In the beginning I often pull over the tarp to bring back sand and clay to the center of the tarp. It is this very early phase of mixing, where it is easier to be two people. Each taking two corners of the tarp to swing and role the mixture from left to right over the ground. But also with my method, eventually, the mixture has improved to an overall stickiness, that I can form a need little croissant (more precisely a chocolate croissant) by slowly pulling over two corners of the tarp at a time from all 4 sides.


This croissant has the tendency to unroll, so to stabilize the cob in the center of the tarp I give it a few careful kicks, giving it a cone-like shape. Maybe better compared to a giant macaroon.


Now I stamp the whole mixture through again starting at the edges of the macaroon,


to then work my way through its center. The idea is to keep the mixture as much as possible contained in the center of the tarp and to mix thoroughly rather than spreading it out so quickly. …because forming a 60 l soil croissant is hard work.


This process I repeat up to 10 times. 10 croissants!

Looking at this last picture you may think that it is now properly mixed and ready to add straw. But I actually gave it another turn. One more croissant. My experience is that thorough mixing is very crucial and makes every subsequent step, like adding the straw, forming the bread shaped portions, or building them onto the wall much easier. So if I have any doubt, that the mix is complete, I rather give it another turn!! And everything else becomes a piece of cake and real joy.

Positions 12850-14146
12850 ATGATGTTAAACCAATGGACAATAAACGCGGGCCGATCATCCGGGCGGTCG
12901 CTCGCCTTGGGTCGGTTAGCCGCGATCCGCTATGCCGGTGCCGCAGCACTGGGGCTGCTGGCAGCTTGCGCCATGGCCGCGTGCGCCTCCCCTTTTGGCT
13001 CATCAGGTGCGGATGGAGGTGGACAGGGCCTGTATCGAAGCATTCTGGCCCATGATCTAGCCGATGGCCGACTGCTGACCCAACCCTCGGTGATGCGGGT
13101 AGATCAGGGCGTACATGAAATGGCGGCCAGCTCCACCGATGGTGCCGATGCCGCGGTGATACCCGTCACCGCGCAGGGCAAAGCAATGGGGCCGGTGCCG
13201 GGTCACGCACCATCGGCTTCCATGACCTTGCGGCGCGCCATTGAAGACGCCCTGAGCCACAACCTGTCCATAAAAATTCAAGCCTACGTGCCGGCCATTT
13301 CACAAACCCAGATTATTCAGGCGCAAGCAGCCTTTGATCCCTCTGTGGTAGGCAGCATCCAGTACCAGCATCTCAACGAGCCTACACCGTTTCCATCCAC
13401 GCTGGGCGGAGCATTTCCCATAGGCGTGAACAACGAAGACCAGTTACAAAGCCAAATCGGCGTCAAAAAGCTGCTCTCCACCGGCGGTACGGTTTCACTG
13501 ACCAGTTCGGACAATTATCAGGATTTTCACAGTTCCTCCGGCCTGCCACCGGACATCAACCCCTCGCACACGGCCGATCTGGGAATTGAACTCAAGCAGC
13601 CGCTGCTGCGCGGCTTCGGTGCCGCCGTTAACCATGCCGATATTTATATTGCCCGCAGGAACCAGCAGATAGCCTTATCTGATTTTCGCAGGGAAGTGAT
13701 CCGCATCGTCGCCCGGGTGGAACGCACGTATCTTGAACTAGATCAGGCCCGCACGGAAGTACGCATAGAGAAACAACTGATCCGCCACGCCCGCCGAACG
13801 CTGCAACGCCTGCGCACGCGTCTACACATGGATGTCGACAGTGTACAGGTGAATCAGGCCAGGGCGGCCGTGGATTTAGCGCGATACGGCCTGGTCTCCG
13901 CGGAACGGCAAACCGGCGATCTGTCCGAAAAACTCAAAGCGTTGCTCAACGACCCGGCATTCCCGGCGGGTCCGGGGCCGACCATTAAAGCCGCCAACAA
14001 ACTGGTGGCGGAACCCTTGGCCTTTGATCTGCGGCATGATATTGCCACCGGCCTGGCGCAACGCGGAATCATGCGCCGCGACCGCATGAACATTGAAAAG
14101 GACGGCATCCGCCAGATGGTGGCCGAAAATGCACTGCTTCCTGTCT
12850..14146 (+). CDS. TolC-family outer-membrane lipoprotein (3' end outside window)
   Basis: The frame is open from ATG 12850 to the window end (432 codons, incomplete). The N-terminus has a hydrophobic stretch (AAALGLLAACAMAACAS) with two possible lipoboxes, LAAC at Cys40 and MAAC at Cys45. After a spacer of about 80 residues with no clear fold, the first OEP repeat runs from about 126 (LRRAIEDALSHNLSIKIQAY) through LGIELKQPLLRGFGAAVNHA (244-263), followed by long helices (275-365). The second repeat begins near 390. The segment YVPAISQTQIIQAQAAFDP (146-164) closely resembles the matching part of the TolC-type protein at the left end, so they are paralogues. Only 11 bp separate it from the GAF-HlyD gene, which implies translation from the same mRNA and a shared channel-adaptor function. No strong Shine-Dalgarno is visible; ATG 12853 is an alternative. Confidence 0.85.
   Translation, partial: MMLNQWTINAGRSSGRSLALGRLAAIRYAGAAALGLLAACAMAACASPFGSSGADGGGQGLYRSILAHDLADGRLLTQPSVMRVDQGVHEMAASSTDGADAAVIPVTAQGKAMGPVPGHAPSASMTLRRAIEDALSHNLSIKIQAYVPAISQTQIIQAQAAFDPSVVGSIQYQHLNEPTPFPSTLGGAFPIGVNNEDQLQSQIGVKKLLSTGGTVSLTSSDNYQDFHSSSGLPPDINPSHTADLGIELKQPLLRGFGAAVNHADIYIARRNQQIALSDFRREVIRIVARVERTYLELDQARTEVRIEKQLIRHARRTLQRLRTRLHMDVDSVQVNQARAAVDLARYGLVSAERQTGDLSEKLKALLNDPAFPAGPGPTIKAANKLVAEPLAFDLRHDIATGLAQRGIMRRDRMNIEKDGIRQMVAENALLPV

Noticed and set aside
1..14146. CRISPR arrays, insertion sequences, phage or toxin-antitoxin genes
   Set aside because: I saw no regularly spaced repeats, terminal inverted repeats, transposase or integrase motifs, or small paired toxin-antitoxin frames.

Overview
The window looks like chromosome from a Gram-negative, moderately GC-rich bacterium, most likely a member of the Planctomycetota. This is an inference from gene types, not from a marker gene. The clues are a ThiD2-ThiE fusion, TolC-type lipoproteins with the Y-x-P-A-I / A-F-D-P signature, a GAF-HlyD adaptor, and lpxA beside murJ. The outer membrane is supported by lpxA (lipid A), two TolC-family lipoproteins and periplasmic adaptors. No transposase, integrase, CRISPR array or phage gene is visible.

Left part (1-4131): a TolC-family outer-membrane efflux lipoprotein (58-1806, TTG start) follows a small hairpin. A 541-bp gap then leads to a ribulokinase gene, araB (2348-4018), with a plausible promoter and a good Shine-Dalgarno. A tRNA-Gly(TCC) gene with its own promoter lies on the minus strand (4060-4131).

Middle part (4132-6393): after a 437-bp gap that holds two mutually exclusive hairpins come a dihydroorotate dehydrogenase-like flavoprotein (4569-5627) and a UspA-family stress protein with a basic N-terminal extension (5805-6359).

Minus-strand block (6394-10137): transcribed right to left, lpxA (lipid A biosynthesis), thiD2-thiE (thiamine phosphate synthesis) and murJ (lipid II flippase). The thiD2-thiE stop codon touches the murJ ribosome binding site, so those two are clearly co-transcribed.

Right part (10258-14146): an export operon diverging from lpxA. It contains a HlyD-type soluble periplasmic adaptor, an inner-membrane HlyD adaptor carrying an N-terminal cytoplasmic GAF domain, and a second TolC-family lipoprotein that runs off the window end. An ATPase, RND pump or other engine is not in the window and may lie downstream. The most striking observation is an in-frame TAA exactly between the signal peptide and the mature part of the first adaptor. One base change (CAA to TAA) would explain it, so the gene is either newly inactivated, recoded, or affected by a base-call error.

First then I add straw to the mix. To do so I collect everything once again in the middle of the tarp, form the cone shaped mount and form it to a thick disc.


Then I add a first portion of straw evenly on top.


And stamp the straw into the clay mixture.


… add another portion,


and stamp again. You can now see that there is less straw in the center of the mass, because here is most of the clay mixture.


Therefore my final addition is mostly in the center of the mixture.


Now I stamp it in as good as possible.


Then I collect everything including the straw once more as before


This final time of stamping I really take care to keep the straw embedded in the clay mix. To do so I try to span the edge with my toes to avoid the straw to brake out and to preserve a closed surface. That makes it easier later to form the portions.


Now it is flattened out evenly like a pancake. You can hardly see any straw, but in fact, there is about as much straw in the clay mix as you can see in the mount of loose straw behind, placed there for comparison.


Then with a plucky pull on two corners of the tarp, the whole pancake loosens from the tarp. And its is easy take some portions to form them into breads.


Finally a few numbers…

To mix 60 l clay sand and soil and finally adding the straw takes me rawly 2 h.

Another half an hour to 1h it takes to form the 50 – 60 breads.

Cobbing the breads onto the wall can take everything from 30 min to 2 hours, depending on the particular task on the structure.

Taking together, working two such portions a day can be 10 h of work.

Usually I make 4 portions over 3 days. And have plenty of fun with the progress.

You can always call it a day. Best before adding the straw, or after forming the breads. In both cases, the final product can easily be covered or wrapped in a tarp and kept over night.


In fact, after overnight the consistency of the mix usually becomes even better for cobbing. It is probably even better sucked through.